French photographer Raphaël Dallaporta (b. 1980) received the Foam Paul Huf Award from an international jury. The prize is awarded annually to an up-and-coming international photographer below the age of 35. The resulting exhibition, which is a part of the award, consists of four of Dallaporta's series.
Characteristic of Observation's four series is the clinical, perceptive style of photography. Dallaporta’s photos possess an inner tension that stems from the beauty of the object and the serious tone of the subject.
The photographer works intensively with specialists in fields relating to his series. Jury chair François Hébel (director of Les Rencontres d’Arles international photography festival) comments on Dallaporta’s work: "He combines involvement with a highly analytical approach to social perversities. His uncompromising, conceptual and extremely creative approach mark him as an authentic artist who stands out in the young generation of photographers."
Foam is supported by the BankGiro Loterij, De Brauw Blackstone Westbroek, City of Amsterdam, Delta Lloyd, Olympus and the VandenEnde Foundation.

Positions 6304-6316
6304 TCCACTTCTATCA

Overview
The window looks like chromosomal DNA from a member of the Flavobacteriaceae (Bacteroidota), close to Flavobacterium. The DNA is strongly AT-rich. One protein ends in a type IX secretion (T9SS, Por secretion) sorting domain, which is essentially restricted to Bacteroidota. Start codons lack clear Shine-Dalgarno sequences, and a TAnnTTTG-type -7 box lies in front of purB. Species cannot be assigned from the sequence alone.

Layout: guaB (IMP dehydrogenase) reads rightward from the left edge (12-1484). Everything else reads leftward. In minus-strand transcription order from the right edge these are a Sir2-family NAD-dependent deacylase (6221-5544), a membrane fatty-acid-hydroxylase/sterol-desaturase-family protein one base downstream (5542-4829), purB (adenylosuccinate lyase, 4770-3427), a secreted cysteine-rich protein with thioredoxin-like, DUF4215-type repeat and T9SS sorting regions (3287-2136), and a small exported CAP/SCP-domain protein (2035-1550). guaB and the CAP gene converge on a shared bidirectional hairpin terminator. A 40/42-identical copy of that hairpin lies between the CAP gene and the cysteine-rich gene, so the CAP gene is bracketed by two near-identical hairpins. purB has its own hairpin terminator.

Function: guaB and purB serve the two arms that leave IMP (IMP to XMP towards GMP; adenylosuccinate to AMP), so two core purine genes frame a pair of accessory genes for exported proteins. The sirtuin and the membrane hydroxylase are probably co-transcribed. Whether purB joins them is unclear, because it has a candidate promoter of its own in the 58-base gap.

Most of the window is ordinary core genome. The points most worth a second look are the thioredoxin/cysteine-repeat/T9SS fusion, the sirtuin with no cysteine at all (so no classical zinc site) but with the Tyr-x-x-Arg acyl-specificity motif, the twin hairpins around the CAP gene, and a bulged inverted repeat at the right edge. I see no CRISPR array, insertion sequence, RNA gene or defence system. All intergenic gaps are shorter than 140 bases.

ABOUT THE EXHIBITION
The landmines in the Antipersonnel series have an exquisite beauty: small, with pleasant colours and an attractive form. Elegantly photographed, simply framed and persuasively presented, their aesthetic quality is what first attracts attention. Until we realise the full purpose of their existence: pure cruelty.
Fragile features frontal and objective shots of organs and limbs taken from corpses. Dallaporta worked with a team of forensic surgeons for this series. While the physicians were looking for causes of death, Dallaporta recorded the body parts they examined and the instruments they used. The power of this work comes from the combination of apparently neutral images and texts relating to human pain.
Dallaporta also worked with experts when making Ruins. He travelled with a team of French archaeologists to Afghanistan. Using a drone, he took numerous photos of the war-ravaged landscape. In combination, these form a single large aerial picture that also shows traces of ancient civilisations. Past and present come together in this series of almost scientific photos.
In Domestic Slavery, Dallaporta (pictures) and Ondine Millot (text) tackle the tragic reality of this phenomenon: people, many unregistered migrants, held against their will in places where their voice cannot be heard. While their names have been altered, the stories are true. Dallaporta’s clinical, unsentimental pictures of the buildings in which these modern-day slaves are kept testify to the banality of day-to-day inhumanity.